Our rescue team will rescue any kind of bird. Whether it's a sea bird, land bird, or song bird... we will rescue it.
A large majority of people make the common mistake of thinking a bird can't fly simply because it has been on the ground for a long period of time, and/or allows people to come up close to them without walking or flying away. The fact is, many types of birds have become accustomed to humans, and will allow humans to come very close to them without being afraid of them. A good example of this are pelicans and cormorants. Birds are also like humans in the sense that they need to rest and sleep as well. Due to this, some birds will spend a lot of time on the ground. If you think a bird is sick or injured, and you need to see if the bird can fly, the following steps can be taken simultaneously in order to find out:
If the bird still does not fly away after doing these steps, than chances are the bird can not fly.
If you see a bird that you believe is sick, injured, or in immediate danger... or a baby bird that you believe has been abandoned... than call our rescue hotline at 727-391-6211, and a member of our rescue team will come to the aid.
When a member of our rescue team arrives on location, he or she will visually assess the bird to see if it truly is injured, sick, in immediate danger, or is an abandoned baby bird. If it is determined that the bird needs assistance, he or she will carefully catch the bird. If the issue is minor and can be taken care of at that time, the bird will be treated and released on location. If the problem is more serious and needs to be taken to the Sanctuary's hospital, he or she will transport the bird back to the Sanctuary where the hospital staff will further examine, treat, rehabilitate and release the bird.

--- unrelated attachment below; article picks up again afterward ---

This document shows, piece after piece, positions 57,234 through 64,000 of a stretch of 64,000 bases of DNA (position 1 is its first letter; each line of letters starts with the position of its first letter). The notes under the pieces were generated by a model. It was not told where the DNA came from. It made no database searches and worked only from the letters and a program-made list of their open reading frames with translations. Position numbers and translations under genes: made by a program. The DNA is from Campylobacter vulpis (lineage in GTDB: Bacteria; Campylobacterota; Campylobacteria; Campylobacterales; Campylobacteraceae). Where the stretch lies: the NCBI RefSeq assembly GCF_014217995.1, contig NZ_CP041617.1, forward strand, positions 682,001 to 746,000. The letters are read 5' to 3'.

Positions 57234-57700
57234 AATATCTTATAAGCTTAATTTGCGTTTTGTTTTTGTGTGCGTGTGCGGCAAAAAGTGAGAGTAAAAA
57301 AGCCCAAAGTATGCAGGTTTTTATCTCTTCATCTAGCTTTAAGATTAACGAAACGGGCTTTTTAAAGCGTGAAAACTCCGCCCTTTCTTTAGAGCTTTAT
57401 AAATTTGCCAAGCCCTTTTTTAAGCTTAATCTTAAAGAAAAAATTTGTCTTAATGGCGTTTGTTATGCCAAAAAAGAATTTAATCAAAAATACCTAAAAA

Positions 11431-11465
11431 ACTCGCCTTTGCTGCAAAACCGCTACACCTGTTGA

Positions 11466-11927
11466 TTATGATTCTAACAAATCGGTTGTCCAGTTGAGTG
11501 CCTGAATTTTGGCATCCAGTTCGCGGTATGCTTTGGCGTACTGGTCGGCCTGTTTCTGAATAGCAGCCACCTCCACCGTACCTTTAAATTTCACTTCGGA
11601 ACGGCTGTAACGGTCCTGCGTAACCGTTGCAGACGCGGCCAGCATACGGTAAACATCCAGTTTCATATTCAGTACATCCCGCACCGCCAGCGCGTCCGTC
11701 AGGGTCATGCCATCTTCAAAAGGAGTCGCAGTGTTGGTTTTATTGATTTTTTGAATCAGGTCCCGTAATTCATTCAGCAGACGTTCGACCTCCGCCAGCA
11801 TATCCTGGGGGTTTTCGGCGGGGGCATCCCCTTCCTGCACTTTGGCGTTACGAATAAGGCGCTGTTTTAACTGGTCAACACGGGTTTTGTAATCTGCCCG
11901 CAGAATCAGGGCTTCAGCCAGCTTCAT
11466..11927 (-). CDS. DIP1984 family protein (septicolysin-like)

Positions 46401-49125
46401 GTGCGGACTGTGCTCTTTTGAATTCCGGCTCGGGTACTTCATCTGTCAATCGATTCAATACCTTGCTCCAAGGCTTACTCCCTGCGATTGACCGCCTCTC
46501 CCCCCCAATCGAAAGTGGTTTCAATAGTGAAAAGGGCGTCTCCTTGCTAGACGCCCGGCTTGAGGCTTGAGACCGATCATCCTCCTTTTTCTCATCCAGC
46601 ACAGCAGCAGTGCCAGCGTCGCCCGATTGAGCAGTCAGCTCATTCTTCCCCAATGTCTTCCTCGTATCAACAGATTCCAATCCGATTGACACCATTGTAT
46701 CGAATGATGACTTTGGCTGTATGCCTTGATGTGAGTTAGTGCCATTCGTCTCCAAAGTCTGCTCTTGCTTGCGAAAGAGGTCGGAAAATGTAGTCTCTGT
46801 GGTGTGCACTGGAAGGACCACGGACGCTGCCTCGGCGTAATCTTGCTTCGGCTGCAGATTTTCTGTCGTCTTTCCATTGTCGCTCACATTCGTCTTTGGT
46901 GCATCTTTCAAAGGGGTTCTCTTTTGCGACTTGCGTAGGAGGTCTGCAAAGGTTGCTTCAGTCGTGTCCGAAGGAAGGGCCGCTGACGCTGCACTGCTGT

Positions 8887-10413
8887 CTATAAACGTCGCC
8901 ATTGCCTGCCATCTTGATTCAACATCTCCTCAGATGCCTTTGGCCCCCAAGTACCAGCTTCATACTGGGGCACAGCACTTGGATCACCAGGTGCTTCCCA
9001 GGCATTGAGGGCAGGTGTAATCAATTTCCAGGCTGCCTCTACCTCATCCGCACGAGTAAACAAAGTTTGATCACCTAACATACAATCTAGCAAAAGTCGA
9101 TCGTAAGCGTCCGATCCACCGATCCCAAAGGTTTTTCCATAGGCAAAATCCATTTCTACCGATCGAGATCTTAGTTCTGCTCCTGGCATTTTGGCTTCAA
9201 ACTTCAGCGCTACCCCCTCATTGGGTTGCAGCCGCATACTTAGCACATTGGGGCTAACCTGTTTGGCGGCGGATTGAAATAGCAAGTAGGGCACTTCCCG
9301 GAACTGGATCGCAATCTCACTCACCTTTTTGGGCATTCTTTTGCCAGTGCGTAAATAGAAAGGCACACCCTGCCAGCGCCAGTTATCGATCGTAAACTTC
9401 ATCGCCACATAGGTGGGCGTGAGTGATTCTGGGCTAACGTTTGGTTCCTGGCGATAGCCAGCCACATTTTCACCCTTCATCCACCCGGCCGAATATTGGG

INJURED BIRD RESCUE HOTLINE: 727-391-6211
Yes, you can call the Sanctuary's Dr. Marie L. Farr Avian Hospital at 727-399-1310 and find out the status of a bird that was rescued. We do recommend that you wait at least 2-3 days before you call since most birds conditions, depending on their injury, won't change for the first couple of days.
When you call our rescue hotline to report a sick, injured, or orphaned bird, a member of our team will ask you a short list of questions. These questions are vital in order for us to properly assess whether or not the bird in question needs rescuing. Some of the questions we will ask you is: